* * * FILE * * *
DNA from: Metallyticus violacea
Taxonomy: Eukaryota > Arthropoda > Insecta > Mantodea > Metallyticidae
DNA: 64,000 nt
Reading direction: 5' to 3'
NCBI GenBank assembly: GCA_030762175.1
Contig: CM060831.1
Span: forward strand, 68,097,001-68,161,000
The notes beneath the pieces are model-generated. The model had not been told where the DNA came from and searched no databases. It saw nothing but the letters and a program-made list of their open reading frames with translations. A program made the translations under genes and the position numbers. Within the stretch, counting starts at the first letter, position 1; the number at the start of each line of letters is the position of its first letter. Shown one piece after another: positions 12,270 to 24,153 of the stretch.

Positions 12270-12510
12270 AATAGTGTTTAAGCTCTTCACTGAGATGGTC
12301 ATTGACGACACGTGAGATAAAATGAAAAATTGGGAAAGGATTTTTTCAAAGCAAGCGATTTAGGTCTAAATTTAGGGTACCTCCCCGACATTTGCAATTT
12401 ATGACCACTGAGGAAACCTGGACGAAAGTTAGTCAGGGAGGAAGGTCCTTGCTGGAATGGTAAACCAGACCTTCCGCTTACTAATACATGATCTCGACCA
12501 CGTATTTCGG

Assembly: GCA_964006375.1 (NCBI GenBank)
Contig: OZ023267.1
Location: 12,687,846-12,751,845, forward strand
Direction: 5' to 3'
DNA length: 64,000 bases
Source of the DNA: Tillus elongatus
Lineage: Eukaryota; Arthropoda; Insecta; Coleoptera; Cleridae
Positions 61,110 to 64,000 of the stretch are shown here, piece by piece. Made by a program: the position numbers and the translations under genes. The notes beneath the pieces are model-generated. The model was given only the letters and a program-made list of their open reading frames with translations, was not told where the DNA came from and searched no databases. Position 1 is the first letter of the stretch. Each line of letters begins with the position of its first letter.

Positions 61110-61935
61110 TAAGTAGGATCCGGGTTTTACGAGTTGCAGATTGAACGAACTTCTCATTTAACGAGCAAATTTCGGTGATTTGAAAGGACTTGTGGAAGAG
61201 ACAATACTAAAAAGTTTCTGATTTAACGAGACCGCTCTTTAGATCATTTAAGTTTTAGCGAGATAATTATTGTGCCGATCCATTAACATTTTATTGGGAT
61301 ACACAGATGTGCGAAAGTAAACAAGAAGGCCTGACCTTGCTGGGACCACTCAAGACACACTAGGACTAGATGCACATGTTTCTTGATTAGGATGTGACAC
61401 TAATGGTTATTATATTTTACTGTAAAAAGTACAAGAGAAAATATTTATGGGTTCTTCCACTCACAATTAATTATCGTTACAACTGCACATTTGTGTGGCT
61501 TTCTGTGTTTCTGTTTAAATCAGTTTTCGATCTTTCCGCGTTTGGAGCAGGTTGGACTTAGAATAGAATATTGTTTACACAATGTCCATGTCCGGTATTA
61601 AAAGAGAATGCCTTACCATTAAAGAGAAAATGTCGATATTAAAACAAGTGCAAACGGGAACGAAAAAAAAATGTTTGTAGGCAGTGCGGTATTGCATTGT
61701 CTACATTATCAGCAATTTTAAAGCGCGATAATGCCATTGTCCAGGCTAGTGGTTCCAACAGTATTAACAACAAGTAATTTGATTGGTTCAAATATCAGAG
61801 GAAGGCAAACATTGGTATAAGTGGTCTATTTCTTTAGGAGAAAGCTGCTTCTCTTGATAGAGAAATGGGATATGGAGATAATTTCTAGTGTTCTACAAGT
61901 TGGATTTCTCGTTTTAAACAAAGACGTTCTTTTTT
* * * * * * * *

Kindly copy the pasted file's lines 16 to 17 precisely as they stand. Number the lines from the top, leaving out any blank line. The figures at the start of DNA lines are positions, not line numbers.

Location: 12,687,846-12,751,845, forward strand
Direction: 5' to 3'